How To Get Your Kids To Help Feed The Dogs Without Losing Your Sanity

You’ve been working hard to train your dog, and you’re proud of the progress she’s made. Here are ways to get your kids to help feed the dogs without losing your sanity along the way!

You’ve been working hard to train your dog, and you’re proud of the progress she’s made. However, your kids have shown little interest in helping you train her, and it’s beginning to become more than you can handle alone. 

Then you know that getting the kids to help feed the dogs can be challenging especially when those kids are very young. If you want to get them involved with feeding the dogs without worrying about having to pick up dog food from an online pet store. Luckily, there are ways to get your kids to help feed the dogs without losing your sanity along the way!

Why is it important to give a child a responsibility

Dogs are members of the family. This means they should be treated like part of the family. Feeding and taking care of your dog should be a task for all those living in your home, regardless of age. Teaching responsibility through housework is an excellent way to connect with our children and teach them valuable life skills. 

Make it their project

Fill up a bowl with whatever you want them to give to the dog – dried or canned food, canned dog food, kibble, cereal, or crackers. Take them into a room away from the pets and do something for about 5 minutes like coloring, playing catch with a ball, or just talking about their day. 

Bring them back and have them sit in front of the bowl so they can watch you open it and pour out their special treat while they watch excitedly waiting for what they’re going to get next. Ask them if they would like another round, but make sure they don’t overeat!

Choose a feeding schedule

There are three ways you can teach your kids to feed a dog. You’ll need to decide which schedule is best for you. Do you want them helping just a few times a week, or would they like to do it every day? Would they prefer feeding just one dog, or does everybody in the family have time for multiple? 

No matter what type of feeding schedule you choose, we have ideas for how to make it work! First, buy some big bowls that are marked with each person’s name. These will be the only bowls allowed at the table and should be put away afterwards. If you’re not sure who likes what food, try going with easy options like kibble or canned wet food (don’t forget to pick up something that’s meat-based!). 

Use these dishes as enticements after they finish their other meal, they’re welcome to take out whichever dish they feel like eating from. Dogs might also enjoy fresh veggies and fruit so let them eat those too!

Give them a proper container

A 1-quart (4 cups) container is perfect for giving your pup a meal but having a few extras on hand is always helpful when it comes time to give out snacks. Place them in different areas of the house and outside so they’re easy for all members of the family, as well as guests, to reach.

If you have a self-feeding dog, teach your children how to use it safely before they take full control. They should never leave their snack unattended or play around with it while their pup is eating. They should also always be present and engaged during feeding time so that they know not only what’s going on, but why!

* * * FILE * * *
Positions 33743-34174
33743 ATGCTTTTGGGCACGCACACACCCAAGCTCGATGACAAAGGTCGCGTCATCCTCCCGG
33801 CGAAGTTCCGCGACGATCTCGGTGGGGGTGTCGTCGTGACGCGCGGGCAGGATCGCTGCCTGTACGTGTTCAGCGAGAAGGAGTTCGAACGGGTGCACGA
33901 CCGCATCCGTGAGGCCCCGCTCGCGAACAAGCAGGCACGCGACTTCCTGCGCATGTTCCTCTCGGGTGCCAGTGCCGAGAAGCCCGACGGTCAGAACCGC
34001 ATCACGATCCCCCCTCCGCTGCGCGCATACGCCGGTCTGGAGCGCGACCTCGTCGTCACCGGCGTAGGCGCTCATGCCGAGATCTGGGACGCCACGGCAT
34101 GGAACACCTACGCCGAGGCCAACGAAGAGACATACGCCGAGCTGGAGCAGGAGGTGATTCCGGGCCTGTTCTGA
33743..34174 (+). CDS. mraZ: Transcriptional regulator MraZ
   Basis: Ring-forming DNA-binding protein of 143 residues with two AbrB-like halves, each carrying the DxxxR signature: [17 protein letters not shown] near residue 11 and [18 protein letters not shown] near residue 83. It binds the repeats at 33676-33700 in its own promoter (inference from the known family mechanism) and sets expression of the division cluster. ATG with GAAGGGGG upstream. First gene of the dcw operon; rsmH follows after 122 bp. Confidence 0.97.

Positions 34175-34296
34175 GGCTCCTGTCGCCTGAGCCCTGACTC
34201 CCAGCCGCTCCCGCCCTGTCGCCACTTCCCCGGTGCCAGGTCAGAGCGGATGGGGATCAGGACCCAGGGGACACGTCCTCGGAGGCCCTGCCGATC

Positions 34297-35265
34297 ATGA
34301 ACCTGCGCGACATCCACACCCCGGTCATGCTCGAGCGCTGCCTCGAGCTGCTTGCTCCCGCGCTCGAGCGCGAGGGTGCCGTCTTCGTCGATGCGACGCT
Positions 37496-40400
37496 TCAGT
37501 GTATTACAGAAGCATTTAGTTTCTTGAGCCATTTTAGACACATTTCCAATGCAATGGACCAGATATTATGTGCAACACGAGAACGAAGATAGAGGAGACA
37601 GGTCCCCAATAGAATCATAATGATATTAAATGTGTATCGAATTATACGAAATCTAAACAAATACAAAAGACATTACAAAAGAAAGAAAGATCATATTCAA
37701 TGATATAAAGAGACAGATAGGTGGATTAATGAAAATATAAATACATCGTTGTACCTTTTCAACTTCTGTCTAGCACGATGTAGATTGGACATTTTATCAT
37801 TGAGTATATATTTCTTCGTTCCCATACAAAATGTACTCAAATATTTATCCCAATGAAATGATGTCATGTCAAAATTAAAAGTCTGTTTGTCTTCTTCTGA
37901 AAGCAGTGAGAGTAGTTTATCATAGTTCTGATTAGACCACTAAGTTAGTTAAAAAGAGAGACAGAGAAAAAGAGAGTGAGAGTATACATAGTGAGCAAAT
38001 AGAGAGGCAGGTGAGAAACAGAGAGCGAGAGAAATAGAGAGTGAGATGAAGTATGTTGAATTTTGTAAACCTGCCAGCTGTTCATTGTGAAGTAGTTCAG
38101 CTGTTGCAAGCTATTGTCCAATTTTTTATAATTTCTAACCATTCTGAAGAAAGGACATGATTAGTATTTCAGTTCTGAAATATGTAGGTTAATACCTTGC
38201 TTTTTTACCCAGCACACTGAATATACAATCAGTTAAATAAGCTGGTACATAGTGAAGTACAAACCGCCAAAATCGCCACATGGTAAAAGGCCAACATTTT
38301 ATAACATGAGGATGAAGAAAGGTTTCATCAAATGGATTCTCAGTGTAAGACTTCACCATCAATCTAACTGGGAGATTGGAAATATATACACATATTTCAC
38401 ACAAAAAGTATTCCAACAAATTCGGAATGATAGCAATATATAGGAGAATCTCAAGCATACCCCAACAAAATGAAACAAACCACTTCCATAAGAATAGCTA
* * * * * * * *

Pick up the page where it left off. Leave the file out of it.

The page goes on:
Get an appropriately sized bowl for each dog

The first step is deciding how many bowls you will need. For instance, if you have four dogs, you might want two bowls per dog. On the other hand, if you have one or two dogs and have children over at least some of the time, then one bowl per dog might be sufficient.

One thing to remember when selecting a bowl is that not all sizes are created equal- your terrier mix may prefer an extra-large dish and your golden retriever may prefer a slightly smaller bowl with more depth than what you would use for an Irish setter.

Tell them what order to give the bowls in

The first bowl should be for water. Put it in front of where you will put the food. Next, put the food bowl out for your dog and then put out a second one in case your pup is a picky eater. 

Fill up a third dish with treats if you want to give some to them when they are done eating. If you have more than one dog, put out an extra bowl for each additional pup!

Have patience

Trying to teach kids how to care for animals is often a thankless job. One of the most difficult tasks is getting them involved in feeding or walking their pets. Although many children like playing with animals, few want to feed them or walk them. If you want your children to participate in daily pet care, plan and make it seem like fun so they will want to do it themselves instead of expecting you do everything.  

Select easy-to-feed dry food such as kibble that doesn’t need to be moistened. Keep all the food bowls at ground level so your child can serve himself or herself. Don’t fuss if they’re not eating much remember that this may be a way for them to explore new textures and tastes without risk of choking on solid foods. 

Set up a scoop toy like an old cup lid with some sand inside that’s just deep enough for an animal’s food dish, which will give your child an opportunity to practice scooping out food onto dishes by using this little sandbox. 


After reading this, you’ll see that it’s not too difficult to teach children about caring for animals. Dogs are a very tolerant and forgiving animal and can’t speak up when they need something. They just sit patiently waiting for someone who cares enough to notice their needs. As an animal caregiver, it’s imperative that you teach this appreciation for what many would consider lesser beings, whether they be furry or human. Teaching your children how to care for animals at a young age will likely develop into a lifelong commitment of service and concern.

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